Difference between revisions of "Xena"

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{{Infobox_tool
 
{{Infobox_tool
|purpose=Detecting the file formats of digital objects; converting digital objects into open formats for preservation.
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|purpose=Xena is a digital preservation tool that first identifies a digital object’s file format, and for certain formats then converts the object into an open format.
 
|image=
 
|image=
|homepage=http://xena.sourceforge.net/
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|homepage=http://xena.sourceforge.net
|license=GNU General Public License version 3 (GPL3)
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|license=
 
|platforms=
 
|platforms=
 
}}
 
}}
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= Description =
 
= Description =
Xena is free and open source software developed by the National Archives of Australia to aid in the long term preservation of digital records. Xena is an acronym meaning Xml Electronic Normalising for Archives. ===
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[http://xena.sourceforge.net Xena] is a digital preservation tool that first identifies a digital object’s file format, and for certain formats then converts the object into an open format. Xena also creates a base64-encoded version of the file (using only printable ASCII characters) with an XML metadata wrapper.
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====Provider====
 +
The National Archives of Australia
 +
====Licensing and cost====
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[http://www.gnu.org/licenses/gpl.html GNU General Public License version 3] - free.
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====Development activity====
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Xena version 6.0.1 was released on 14 June 2012.
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Development is ongoing as part of the National Archives’ Digital Preservation Software Platform.
 +
Xena includes an API for integration with other preservation tools.
 +
====Platform and interoperability====
 +
Xena is part of the National Archives’ Digital Preservation Platform, which also includes [http://www.dcc.ac.uk/resources/external/digital-preservation-recorder-dpr Digital Preservation Recorder (DPR)], Checksum Checker, and Manifest Maker. It is designed to fit into a workflow managed by the DPR.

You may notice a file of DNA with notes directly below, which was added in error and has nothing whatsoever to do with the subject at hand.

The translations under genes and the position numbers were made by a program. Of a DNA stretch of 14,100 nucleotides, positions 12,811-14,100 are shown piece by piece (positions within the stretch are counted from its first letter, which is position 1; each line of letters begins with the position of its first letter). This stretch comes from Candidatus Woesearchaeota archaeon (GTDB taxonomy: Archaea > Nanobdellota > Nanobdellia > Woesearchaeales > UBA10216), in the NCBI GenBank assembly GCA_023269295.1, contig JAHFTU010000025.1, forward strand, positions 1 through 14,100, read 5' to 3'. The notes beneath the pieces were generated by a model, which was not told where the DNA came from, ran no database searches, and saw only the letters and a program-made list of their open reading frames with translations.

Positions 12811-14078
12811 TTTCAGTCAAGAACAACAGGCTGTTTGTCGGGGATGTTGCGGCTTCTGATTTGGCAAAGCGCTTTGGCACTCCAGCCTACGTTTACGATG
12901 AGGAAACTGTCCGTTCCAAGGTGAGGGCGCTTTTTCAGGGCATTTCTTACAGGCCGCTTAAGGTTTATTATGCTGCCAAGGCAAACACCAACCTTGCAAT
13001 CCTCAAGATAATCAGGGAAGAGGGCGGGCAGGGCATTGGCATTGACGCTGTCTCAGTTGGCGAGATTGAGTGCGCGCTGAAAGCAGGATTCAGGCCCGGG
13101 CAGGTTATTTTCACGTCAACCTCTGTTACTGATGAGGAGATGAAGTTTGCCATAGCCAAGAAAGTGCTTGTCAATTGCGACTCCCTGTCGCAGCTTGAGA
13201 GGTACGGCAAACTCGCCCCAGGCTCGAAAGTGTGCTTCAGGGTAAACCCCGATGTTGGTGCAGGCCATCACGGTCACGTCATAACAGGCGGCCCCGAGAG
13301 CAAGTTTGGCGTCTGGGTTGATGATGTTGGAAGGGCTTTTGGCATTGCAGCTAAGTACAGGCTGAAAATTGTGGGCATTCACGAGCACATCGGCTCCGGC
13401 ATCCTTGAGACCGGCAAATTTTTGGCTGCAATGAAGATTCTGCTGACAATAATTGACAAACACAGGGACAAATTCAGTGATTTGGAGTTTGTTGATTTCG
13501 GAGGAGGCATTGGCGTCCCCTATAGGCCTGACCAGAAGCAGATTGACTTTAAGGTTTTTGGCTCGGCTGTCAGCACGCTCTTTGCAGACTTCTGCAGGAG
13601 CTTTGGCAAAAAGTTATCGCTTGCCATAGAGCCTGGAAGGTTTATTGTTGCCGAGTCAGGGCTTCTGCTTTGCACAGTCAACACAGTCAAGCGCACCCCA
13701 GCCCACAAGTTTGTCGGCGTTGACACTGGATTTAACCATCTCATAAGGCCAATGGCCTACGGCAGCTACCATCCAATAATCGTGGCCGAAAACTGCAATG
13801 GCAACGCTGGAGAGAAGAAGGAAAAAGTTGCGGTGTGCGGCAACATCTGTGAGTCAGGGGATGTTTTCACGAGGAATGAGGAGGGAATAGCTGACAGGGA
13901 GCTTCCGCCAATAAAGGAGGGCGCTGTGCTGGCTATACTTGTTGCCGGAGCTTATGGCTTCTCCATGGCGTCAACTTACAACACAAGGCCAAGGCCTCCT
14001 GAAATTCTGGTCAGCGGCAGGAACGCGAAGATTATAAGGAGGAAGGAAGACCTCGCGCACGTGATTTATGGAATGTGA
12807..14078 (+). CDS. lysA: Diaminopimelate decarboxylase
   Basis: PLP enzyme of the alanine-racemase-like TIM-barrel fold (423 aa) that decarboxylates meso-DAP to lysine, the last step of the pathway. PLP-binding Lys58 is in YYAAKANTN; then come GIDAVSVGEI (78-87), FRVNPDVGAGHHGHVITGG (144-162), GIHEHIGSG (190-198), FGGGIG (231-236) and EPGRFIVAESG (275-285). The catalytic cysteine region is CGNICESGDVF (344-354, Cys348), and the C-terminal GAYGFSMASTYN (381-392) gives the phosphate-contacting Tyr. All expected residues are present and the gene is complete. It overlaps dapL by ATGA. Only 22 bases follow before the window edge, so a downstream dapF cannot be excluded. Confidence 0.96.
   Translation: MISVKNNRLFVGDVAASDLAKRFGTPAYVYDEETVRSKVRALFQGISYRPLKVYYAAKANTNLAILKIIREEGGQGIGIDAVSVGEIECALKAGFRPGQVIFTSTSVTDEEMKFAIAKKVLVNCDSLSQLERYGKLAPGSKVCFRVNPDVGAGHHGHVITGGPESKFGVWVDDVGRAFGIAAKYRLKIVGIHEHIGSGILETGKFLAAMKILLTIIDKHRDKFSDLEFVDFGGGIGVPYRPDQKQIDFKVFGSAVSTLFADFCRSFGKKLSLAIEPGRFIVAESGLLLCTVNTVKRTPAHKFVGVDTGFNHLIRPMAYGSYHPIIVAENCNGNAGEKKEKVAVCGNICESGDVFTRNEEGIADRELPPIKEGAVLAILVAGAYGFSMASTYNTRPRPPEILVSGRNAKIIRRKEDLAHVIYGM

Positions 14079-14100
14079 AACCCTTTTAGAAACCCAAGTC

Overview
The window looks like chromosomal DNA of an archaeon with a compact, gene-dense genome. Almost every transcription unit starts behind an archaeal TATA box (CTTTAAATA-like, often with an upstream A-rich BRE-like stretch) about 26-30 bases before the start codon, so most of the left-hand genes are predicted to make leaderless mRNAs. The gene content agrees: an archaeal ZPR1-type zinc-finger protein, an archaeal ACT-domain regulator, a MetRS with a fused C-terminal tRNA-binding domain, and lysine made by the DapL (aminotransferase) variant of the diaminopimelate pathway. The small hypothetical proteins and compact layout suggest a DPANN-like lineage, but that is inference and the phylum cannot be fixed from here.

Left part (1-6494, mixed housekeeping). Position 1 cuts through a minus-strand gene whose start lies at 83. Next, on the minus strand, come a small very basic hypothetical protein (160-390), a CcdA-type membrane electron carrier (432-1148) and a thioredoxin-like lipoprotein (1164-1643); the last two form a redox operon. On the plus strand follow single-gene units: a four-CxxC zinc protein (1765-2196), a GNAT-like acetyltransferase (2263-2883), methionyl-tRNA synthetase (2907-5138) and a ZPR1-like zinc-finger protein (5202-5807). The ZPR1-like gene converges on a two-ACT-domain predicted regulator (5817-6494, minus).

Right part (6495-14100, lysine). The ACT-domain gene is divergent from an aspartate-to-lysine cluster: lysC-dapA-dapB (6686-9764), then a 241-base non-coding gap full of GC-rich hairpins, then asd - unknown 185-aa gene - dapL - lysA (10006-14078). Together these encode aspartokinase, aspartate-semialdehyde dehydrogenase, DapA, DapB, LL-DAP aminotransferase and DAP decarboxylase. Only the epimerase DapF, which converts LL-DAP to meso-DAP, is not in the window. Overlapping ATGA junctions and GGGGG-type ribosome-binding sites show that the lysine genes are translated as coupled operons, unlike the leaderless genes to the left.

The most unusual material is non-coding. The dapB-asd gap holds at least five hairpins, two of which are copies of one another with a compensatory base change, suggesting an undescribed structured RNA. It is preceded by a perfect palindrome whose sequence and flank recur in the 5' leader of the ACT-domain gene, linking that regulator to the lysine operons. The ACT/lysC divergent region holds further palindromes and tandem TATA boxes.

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Written for Java SE 6 (JRE 1.6), Xena is a cross-platform application which runs on Linux, Windows and Apple Mac OS X.
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For Xena to work properly with all supported file formats, users must install six other applications: FLAC, Readpst, the ImageMagick Convert tool, the Tesseract OCR (optical character recognition) engine, LibreOffice, and Exiftool.
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====Functional notes====
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Xena supports conversion and normalisation of many file types, including archived/compressed files, audio, databases, documents, email, graphics, and page description files. The full listing of supported formats, as well as the open format that is used for normalisation, can be found [http://xena.sourceforge.net/help.php?page=normformats.html on the Xena site]. Note that Xena currently does not support any video file types. File formats that are not supported are simply normalised, by base64 encoding of the content and wrapping in XML metadata.
 +
====Documentation and user support====
 +
The Xena Sourceforge [http://sourceforge.net/apps/mediawiki/xena/index.php?title=Main_Page Wiki] provides a number of explanatory documents, a “Help” guide, and extensive installation instructions. The Sourceforge site also hosts a Bug Tracker and a Feature Request Tracker. Contact information is published for the Digital Preservation Team at the National Archives, but there are no specific help forums.
 +
====Usability====
 +
Xena includes both command line interface and a GUI. Windows users can also take advantage of an installation wizard.
 +
====Expertise required====
 +